Yaadein is a story of memories -- some sad, some painful, some full of love, some of joy, some of longing, some of desire.
But like champagne gone flat, Yaadein tantalises in the beginning and loses its fizz.
It's supposed to be a story about a father who is suddenly faced with bringing up his three motherless daughters. Handled sensitively, it could have been an emotional masterpiece. Instead, it's a mishmash between a family drama and a tacky love story.
Raj Singh Puri (Jackie Shroff), loses his wife Shalini (Rati Agnihotri), in an accident. From being provider of the house, Raj has to singlehandedly bring up his three young daughters.
This angle has been touted as the backbone of film, but it's been treated quite shoddily. And, might one say it, quite superficially. Why, for example, has the mother-daughter bond not been explored? More important, why does it not show a man's discomfort at having to suddenly become his daughters' friend while struggling with the loss of his wife?
It would have been a winner had it been handled more maturely and sensitively. Take for instance the time when Raj's second daughter, Sanya, comes home one night after a drinking binge. The father and daughter have an argument, at the end of which, the daughter threatens to call the police if her father slaps her.
Ghai fails to bring across the pain of a father who is convinced that it's the absence of a mother in his daughters' lives that has led her to rebel.
The more dominant thread through the film is the love story between Kareena Kapoor and Hrithik Roshan. Isha, played by Kareena, is the most mature of Raj's daughters.
Ronit (Hrithik Roshan), Raj's neighbour in London, is his best friend. Ronit's uncle (Amrish Puri) is knee-deep into the stock market while Ronit is an entrepreneur running a host of dotcoms like cdguru.com, shaadi.com, cokemohabbat.com and yaadein.com
Isha and Ronit start as friends but fall in love after Ronit rescues her from a crocodile-infested island. But Ronit's uncle (Amrish Puri) wants him to marry the daughter of a rich businessman who will help further his financial interests.
Ronit tells his parents he loves Isha. And the families that were till now friendly become enemies. The rest of the story is about how Isha and Ronit work over this opposition.
Ghai has claimed that Jackie's role in Yaadein is his best ever. But a poor script fails Jackie. To his credit, he turns out a restrained and credible performance. His role in Yaadein will be counted among his best. But this is definitely not the role of his lifetime.
Hrithik Roshan steals the thunder from under Jackie's feet. As Ronit, Hrithik is brilliant. Despite a poorly etched character, he carries off his part with conviction. Whether it is pleading with Isha to acknowledge her love for him or the scene where he lashes out at his mother for neglecting his interests, Hrithik is the showstopper.
Yaadein is Hrithik's film all the way. He emotes beautifully, dances like a dream and is every woman's dream come true on screen.
Kareena, while brilliant in parts, still has a long way to go. She hams her way through many of the scenes and seems quite self-conscious. Though, unarguably, she sizzles on screen.
For all its flaws, Yaadein is not the disaster that it could have become.
A few things still redeem the film: The Hrithik-Kareena chemistry. The two together set the screen on fire. Hrithik's fire in the belly complements Kareena's ice maiden stand beautifully.
The music, which has always been a high point of all Ghai films, doesn't disappoint. The title song stays with you long after you leave the theatre. Eli re eli, with its very Indian influence in the beginning, and Jab dil mile, a foot-tapping number, are well-picturised and grow on you.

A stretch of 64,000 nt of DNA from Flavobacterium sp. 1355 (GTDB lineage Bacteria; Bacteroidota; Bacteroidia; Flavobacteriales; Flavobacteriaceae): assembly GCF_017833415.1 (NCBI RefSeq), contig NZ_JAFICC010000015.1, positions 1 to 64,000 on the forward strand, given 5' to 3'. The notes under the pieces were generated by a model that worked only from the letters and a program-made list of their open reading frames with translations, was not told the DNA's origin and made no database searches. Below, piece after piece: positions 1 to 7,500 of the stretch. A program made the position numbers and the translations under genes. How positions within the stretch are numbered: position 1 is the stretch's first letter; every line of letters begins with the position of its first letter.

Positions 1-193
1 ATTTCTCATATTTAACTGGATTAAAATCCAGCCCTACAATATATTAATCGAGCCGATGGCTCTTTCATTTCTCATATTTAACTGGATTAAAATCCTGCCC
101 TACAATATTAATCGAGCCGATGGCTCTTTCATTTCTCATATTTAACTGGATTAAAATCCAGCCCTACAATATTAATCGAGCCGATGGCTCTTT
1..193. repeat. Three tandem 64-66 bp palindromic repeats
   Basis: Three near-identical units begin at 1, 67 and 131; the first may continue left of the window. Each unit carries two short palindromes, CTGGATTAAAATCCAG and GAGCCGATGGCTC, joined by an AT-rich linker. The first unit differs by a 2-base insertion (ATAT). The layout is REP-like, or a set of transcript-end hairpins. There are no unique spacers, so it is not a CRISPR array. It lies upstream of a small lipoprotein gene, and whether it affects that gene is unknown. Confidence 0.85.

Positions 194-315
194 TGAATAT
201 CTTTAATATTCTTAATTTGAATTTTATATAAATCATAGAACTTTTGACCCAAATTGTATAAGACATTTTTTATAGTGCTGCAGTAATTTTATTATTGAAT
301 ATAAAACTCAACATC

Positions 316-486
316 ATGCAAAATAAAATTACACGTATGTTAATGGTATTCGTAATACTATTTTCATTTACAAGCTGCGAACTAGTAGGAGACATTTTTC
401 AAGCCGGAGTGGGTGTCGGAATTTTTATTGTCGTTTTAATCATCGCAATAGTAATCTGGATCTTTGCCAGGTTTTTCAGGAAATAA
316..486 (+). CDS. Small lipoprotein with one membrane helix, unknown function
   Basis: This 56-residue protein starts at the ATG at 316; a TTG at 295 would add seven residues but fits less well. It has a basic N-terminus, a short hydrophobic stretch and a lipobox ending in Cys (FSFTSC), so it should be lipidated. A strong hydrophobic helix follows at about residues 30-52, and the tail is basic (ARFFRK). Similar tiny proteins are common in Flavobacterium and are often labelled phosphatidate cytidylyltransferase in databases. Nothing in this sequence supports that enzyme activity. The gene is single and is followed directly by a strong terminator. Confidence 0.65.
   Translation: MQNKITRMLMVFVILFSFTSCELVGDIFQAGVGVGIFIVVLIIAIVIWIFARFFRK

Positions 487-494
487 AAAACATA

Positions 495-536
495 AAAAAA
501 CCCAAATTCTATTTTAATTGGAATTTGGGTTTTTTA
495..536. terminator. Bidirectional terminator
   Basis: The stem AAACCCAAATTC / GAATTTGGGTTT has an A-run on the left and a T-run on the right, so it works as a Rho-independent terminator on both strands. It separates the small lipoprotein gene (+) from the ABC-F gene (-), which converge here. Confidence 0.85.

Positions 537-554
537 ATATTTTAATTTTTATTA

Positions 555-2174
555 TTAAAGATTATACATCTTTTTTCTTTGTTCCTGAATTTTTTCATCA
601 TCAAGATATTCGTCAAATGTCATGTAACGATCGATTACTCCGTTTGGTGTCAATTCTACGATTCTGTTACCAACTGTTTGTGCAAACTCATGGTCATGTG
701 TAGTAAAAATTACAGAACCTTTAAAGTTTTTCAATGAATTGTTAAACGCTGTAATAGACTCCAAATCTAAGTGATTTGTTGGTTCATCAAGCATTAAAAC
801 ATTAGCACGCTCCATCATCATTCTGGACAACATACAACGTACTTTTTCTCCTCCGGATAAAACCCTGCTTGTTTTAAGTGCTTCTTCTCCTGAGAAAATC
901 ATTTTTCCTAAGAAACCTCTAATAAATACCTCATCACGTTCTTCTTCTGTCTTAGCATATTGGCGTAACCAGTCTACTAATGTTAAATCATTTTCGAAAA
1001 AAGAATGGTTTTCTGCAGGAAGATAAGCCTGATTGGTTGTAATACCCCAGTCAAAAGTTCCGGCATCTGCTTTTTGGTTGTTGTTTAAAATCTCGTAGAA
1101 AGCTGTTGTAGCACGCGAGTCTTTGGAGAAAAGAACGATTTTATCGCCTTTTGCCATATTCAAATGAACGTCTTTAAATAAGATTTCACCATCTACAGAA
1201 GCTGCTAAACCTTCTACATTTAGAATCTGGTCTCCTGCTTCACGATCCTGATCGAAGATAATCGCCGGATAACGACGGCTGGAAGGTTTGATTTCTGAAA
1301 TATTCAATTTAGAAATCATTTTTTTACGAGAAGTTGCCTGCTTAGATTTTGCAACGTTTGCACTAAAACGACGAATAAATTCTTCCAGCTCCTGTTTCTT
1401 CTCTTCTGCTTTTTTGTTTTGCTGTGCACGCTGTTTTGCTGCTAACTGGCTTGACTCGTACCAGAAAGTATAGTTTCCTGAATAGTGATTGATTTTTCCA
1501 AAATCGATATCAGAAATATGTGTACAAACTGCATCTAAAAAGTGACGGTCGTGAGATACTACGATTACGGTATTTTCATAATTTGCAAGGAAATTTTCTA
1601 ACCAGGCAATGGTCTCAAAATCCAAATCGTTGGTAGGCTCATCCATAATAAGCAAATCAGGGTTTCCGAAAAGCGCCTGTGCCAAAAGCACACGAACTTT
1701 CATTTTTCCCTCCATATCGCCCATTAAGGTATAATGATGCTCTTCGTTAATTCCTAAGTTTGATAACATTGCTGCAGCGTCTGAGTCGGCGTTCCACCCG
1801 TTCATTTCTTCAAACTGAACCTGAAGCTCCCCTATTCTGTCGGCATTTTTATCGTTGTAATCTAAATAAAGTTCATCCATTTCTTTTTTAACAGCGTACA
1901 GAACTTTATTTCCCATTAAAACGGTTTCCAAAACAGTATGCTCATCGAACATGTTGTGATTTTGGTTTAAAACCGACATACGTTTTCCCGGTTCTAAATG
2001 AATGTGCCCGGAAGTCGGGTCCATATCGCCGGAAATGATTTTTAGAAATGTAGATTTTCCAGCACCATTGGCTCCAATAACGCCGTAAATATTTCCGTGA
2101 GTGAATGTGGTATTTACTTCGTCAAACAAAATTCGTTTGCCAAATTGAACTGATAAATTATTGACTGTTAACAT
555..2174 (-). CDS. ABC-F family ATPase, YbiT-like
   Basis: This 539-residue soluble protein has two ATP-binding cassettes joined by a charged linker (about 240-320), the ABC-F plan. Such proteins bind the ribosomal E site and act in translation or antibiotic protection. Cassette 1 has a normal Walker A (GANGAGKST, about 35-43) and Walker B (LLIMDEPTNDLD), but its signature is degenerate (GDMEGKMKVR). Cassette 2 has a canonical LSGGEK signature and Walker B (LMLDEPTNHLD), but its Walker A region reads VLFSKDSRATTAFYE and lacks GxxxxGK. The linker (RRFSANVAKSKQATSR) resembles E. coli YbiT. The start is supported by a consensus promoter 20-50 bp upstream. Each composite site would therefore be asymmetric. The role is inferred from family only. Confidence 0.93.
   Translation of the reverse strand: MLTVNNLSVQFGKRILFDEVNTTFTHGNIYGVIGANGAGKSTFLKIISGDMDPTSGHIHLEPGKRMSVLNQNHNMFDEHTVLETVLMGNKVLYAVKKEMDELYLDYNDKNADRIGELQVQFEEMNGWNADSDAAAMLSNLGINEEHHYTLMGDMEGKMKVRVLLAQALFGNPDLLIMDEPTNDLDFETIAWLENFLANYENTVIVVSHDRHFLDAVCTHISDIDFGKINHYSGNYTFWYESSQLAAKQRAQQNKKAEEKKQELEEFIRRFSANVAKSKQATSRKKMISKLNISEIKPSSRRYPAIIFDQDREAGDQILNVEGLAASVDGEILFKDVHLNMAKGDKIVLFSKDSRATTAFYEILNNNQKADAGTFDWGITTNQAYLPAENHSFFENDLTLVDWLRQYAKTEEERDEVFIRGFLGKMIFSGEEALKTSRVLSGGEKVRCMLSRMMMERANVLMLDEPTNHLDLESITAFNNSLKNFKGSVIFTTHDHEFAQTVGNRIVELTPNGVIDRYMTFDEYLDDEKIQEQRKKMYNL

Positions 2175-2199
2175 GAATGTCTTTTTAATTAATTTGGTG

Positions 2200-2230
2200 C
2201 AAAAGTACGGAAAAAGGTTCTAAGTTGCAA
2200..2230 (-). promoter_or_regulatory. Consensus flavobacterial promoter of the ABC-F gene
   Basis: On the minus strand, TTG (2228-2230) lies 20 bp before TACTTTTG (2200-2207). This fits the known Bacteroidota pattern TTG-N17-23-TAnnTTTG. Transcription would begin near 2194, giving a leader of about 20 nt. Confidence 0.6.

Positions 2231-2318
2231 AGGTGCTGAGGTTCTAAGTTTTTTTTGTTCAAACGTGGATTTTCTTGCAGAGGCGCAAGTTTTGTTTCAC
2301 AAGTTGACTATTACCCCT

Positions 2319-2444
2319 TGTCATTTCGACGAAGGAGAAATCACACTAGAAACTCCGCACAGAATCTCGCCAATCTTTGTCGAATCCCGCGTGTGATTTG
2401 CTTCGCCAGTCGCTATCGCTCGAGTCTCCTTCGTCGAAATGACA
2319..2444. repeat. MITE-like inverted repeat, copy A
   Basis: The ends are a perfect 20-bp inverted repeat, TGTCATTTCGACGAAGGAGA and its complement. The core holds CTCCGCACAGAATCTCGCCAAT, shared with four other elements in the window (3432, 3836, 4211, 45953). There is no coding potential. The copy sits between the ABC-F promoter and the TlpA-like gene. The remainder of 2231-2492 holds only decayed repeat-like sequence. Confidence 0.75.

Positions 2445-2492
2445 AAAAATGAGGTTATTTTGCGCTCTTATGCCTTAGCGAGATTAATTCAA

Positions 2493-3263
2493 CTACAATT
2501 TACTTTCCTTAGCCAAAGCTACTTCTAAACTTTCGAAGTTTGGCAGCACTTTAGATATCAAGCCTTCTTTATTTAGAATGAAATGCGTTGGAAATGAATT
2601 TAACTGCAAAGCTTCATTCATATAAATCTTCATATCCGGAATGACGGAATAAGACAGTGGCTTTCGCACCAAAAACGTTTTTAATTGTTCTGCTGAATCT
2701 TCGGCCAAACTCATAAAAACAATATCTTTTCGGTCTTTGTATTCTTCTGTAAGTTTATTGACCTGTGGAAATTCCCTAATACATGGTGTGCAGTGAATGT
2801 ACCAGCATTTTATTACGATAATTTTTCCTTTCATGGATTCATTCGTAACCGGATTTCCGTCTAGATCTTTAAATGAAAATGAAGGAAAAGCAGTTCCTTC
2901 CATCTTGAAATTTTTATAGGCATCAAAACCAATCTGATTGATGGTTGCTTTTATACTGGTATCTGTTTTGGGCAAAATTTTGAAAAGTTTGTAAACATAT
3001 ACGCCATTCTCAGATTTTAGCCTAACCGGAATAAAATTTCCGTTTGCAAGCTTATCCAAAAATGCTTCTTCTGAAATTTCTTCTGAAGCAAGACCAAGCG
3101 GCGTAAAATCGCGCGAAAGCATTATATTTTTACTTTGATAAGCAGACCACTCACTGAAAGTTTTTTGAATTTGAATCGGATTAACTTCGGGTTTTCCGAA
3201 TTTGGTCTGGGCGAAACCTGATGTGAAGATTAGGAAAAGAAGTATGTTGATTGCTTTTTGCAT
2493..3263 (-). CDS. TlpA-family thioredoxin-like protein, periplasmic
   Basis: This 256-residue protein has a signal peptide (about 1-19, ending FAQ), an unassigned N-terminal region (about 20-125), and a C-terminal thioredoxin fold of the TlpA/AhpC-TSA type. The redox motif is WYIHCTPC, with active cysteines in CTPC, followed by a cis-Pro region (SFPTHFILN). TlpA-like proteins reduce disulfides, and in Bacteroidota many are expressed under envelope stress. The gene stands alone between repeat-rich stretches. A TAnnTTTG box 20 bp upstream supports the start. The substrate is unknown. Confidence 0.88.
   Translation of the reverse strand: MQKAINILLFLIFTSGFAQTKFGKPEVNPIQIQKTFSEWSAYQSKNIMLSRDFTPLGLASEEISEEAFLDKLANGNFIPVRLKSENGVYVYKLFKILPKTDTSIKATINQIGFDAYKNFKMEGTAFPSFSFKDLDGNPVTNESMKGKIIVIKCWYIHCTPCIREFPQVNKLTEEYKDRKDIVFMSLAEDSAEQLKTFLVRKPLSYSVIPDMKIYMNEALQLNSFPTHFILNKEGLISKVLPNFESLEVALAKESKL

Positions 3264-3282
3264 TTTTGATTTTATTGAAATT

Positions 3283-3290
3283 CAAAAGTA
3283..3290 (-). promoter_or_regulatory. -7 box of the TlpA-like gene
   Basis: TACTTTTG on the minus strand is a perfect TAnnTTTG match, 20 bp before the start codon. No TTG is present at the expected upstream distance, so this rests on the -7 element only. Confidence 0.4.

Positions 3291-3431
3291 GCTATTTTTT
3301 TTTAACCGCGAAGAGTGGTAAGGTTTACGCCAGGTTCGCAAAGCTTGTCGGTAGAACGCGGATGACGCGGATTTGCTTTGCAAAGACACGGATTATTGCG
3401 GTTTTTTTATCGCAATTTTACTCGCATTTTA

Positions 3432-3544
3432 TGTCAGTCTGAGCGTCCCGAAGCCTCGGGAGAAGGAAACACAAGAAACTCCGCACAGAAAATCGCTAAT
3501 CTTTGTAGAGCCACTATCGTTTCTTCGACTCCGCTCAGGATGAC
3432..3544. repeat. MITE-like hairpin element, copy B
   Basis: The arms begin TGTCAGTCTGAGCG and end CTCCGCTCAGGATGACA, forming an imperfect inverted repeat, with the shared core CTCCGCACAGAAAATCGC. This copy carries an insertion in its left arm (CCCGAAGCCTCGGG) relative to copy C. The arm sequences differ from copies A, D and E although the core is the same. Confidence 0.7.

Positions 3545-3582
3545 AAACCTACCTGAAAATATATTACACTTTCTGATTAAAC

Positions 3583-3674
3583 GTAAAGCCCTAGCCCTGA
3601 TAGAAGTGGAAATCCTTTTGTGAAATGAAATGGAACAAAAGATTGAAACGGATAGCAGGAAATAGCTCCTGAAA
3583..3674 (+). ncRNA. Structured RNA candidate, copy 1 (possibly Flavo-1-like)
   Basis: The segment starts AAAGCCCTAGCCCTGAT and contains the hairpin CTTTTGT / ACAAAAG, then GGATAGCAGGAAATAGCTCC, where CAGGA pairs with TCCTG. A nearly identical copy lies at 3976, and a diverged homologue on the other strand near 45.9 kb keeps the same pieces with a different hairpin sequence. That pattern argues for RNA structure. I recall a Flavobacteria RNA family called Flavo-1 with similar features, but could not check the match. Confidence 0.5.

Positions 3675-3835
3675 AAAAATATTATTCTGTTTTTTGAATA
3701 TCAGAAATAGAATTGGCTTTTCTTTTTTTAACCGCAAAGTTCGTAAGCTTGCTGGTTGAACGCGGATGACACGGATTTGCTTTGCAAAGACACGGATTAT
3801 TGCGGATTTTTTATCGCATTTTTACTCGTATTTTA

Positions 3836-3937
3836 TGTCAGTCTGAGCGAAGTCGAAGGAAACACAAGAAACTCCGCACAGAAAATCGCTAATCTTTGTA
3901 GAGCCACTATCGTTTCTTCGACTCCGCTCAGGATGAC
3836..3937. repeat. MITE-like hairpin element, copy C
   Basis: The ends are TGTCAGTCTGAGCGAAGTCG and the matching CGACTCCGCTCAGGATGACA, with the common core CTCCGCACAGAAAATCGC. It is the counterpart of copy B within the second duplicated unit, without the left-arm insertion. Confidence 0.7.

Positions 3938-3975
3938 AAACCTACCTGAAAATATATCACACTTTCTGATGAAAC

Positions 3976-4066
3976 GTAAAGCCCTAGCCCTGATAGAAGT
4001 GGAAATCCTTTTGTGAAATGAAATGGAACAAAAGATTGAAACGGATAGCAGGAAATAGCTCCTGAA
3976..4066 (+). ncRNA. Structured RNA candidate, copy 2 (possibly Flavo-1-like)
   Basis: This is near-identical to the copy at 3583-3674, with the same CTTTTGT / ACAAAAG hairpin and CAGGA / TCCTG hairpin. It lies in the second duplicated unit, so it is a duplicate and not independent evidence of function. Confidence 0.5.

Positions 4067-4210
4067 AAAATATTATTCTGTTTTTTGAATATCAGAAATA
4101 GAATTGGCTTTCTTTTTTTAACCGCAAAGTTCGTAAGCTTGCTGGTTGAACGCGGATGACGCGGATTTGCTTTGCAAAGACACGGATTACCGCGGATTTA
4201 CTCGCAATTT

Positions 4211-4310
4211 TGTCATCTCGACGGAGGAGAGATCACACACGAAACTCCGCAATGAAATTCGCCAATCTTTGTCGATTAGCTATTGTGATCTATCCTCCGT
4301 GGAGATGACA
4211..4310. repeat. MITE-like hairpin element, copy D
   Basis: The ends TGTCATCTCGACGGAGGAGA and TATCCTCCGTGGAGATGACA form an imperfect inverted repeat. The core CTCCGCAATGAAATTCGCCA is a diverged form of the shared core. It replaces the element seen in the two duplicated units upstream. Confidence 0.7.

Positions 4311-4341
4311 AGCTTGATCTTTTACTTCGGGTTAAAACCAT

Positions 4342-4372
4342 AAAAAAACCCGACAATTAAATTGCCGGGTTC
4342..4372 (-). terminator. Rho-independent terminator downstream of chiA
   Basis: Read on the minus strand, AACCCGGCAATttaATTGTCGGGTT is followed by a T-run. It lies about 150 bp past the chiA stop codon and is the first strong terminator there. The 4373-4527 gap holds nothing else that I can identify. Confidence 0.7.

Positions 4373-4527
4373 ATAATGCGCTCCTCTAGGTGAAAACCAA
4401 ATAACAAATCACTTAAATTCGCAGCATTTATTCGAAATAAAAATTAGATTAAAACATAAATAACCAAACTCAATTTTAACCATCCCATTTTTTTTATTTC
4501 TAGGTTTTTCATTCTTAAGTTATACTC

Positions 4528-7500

Well-picturised songs and good production values -- Ghai manages to keep the audience glued to his film.
The cinematography, while good, fails to contrast the beauty of London and India. Kabir Lal's camera captures the sights in a stroke of technical brilliance, but lacks soul.
In Yaadein, Ghai has become a victim of his own filmmaking idiosyncracies. His cameo a la Alfred Hitchcock is quite contrived -- he pops up suddenly like a jack out of the box, startling the audience. The film could well have done without his appearance.
Ghai, who is known to extract amazing performances from his artistes, falters this time with the rest of the cast. Everyone from Hrithik's parents to Jackie's daughters ham outrageously through the film.
The tacky computer generated special effects could also have been restrained. The shot of Hrithik and Kareena flying through what looks like the milky way galaxy to land into each other arms. Or the scene where Hrithik multiplies into an army of Hrithiks like a cloning experiment gone terribly wrong.
Where Yaadein fails miserably is in the scripting. The emotional scenes are underdeveloped and the continuity poor. Like when Sanya, Raj Singh's second daughter, comes home wanting a divorce from her husband, there is just a blink-and-you-miss reaction from Jackie while the camera abruptly shifts to Malaysia where Isha is participating in a cycle race.
The film clearly plays to the NRI gallery with its yuppie look and British accent-laced dialogues.
Yaadein has got a fabulous initial already and chances are that the film will be a hit. Which is a pity because it shows that all it takes to sucker the audience to watch a film is gloss, glamour and good music, even if they are in the wrong proportion.
Oh, how I long for the old Subhash Ghai! Someone find him for me again.
'Kareena: kiddish; Hrithik: a thorough gentleman!': Subhash Ghai
Playing Mr Perfect -- Hrithik's your ideal guy in Yaadein
Destiny's lucky child -- Kareena
Subhash Ghai on Kareena
The 'Daddy' of all roles for Jackie
Yaadein: Fresh off the Web
Yaadein will a fond memory in the heart of millions
The Yaadein music review